There is something very charming about Monterosso even though it is bombarded with tourists each year from all over the world. Out of the five Cinque Terre towns, it has the best private and public beach areas and more restaurants and hotels. Here we are at Ristorante Carugio in Monterosso.
In my opinion, 4 of the 5 town are worth visiting as they are quaint in their own way.
Except for the entertaining bus driver, Corniglia is the town that could be missed. Not much happening at all there except it is connected to the trails that link all 5 villages. Since the trail was closed due to heavy rain the night before, we rode the bus up from the train station for dinner but the few restaurants that they do have were closed from 4-7:30. Since the last bus down to the train station stopped at 7:45, we opted to go home to eat at Monterosso.
On our final day in Monterosso (Nancy and I spent 10 nights there),several of us walked straight up the very narrow Via Buranco for 30 minutes or more. We were told it was a nice before-dinner stroll! We discovered Buranco Agriturismo where they were making wine from their vineyards. When we rounded the bend as we continued our climb, we were met with another sweet fragrance of pine needles and a breathtaking view above the town and sea, before arriving at the church where the monks were chanting. We couldn’t see them, but the singing was beautiful. At first, we thought it was a recording, but it wasn’t. So many things in Italy seem unreal to me! In the tunnel linking the historic section of Monterosso with the new area, we would hear beautiful classic or traditional Italian music most days, and we assumed it was being piped in. But each time we’re greeted with live musicians on the corner.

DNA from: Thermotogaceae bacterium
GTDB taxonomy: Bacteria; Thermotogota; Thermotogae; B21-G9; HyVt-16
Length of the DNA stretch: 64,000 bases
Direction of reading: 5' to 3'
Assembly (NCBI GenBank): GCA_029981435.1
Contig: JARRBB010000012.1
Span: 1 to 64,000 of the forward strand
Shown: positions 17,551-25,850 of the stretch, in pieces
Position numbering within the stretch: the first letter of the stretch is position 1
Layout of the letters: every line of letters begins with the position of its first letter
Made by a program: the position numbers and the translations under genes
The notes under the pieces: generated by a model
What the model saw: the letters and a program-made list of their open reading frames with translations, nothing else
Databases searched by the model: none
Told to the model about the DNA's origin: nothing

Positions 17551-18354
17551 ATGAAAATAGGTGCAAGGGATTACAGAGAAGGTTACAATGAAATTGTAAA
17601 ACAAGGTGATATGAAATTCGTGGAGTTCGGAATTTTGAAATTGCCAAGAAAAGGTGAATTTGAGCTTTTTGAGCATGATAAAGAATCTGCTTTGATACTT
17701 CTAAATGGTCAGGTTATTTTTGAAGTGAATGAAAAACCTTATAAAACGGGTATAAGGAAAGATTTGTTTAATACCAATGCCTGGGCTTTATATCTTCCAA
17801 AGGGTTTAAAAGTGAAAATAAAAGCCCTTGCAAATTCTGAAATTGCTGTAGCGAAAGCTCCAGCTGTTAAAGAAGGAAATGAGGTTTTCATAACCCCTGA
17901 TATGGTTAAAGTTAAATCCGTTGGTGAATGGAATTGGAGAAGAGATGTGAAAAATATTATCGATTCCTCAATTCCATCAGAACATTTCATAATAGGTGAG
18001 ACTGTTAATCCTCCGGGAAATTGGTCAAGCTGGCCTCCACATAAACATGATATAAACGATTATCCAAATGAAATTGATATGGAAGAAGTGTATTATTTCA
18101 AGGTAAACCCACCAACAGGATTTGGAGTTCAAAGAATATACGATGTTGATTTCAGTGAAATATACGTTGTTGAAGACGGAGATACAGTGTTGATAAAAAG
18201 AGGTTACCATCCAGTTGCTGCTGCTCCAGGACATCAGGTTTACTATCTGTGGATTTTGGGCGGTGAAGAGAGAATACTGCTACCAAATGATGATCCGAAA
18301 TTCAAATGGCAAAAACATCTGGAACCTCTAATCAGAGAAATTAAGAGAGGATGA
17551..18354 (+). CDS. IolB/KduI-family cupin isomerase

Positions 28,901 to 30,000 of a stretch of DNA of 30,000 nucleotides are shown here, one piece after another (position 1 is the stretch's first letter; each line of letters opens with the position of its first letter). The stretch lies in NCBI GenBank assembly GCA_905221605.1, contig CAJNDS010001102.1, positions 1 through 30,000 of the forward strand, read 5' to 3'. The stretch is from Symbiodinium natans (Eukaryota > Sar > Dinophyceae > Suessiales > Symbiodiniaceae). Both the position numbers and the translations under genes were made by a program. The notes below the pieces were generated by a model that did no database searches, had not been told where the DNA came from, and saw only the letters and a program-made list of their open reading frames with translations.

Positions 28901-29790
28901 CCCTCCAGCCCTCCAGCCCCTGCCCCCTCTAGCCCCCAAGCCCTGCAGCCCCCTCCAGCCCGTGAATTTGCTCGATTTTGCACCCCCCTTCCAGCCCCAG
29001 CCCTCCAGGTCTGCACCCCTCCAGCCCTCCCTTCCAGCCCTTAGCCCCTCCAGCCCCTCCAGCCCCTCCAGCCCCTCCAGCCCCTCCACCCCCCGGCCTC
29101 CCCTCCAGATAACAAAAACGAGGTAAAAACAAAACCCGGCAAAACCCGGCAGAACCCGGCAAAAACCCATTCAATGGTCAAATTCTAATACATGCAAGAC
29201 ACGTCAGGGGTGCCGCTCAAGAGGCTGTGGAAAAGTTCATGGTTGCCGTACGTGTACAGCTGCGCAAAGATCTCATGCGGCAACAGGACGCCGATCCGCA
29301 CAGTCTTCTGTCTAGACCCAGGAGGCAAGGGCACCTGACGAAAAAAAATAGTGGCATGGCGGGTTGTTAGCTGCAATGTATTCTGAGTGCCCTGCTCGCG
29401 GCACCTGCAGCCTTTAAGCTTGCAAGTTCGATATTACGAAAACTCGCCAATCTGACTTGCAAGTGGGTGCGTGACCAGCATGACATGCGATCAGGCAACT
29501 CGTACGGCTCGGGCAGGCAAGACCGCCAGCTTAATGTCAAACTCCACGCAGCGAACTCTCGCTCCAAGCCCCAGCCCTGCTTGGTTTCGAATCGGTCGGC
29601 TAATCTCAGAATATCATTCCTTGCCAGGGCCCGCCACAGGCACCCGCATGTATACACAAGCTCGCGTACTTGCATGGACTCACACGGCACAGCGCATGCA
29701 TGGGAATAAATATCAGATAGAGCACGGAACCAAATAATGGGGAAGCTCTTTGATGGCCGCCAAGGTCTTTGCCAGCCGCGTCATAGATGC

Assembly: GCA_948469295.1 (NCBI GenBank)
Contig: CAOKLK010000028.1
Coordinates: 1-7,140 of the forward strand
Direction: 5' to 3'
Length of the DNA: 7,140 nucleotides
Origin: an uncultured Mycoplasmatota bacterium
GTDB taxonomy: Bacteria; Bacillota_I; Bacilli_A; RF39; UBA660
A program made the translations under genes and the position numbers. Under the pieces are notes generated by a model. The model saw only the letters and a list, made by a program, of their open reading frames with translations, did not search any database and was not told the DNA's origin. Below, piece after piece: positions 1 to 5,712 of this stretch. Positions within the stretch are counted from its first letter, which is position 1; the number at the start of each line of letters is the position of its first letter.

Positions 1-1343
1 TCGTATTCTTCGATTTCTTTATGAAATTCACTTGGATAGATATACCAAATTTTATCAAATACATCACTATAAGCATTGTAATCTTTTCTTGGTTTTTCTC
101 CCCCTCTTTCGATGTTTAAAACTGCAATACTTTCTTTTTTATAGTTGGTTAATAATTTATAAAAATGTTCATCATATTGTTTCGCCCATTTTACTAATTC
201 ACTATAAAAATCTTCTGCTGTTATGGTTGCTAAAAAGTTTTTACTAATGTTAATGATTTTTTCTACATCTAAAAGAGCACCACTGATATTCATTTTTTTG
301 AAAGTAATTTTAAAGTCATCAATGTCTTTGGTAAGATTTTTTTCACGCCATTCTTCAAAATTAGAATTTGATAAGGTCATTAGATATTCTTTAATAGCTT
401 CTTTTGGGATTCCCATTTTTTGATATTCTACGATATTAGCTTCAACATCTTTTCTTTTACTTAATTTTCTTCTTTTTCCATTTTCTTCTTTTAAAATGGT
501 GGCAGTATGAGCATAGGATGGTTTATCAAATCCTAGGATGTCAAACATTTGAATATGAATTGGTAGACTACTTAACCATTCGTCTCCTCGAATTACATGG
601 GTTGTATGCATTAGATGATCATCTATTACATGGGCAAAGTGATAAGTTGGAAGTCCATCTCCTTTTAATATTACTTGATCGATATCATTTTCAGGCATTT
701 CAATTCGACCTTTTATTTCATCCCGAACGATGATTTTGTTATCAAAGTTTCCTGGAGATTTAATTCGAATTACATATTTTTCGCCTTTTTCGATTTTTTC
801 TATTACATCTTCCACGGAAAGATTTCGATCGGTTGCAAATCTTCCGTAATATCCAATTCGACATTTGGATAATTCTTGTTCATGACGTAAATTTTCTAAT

Photo of Nancy and I overlooking Monterosso from our hike/stroll. Nancy was my assistant really helping pull together all the details during the week, so I was more free to teach the workshop. Thank you Nancy!
Saturday, September 19 was the Acciuche Sagra (Anchovy Festival) in Monterosso. I’ve read online that it usually takes place on the 2nd Saturday of September, but this was the third Saturday in September.
I was expecting something bigger, but it was small and… salty. I loved watching the local men make the bread dough and fry it for the salted anchovy, pepper sandwiches with extra garlic tossed in oil. A little white wine from local grapes growing on the hillsides rounded out the festival. I don’t really like anchovies, but I must say that the anchovies prepared with lemon juice and in a variety of ways, at most of the restaurants were actually tasty.
Part of the Anchovy Festival included about 10 artist’s booths along the promenade outside the train station above the beach, in the newer area of Monterosso. As I walked by, one man was hanging a small poster from Fellini’s film, “La Dolce Vita.” I figured I’d go back to buy it since it was the title of my workshop, but the women on my workshop surprised me with it at our last meeting!
Wishing all of you la dolce vita!! More about the Italian Riviera later.
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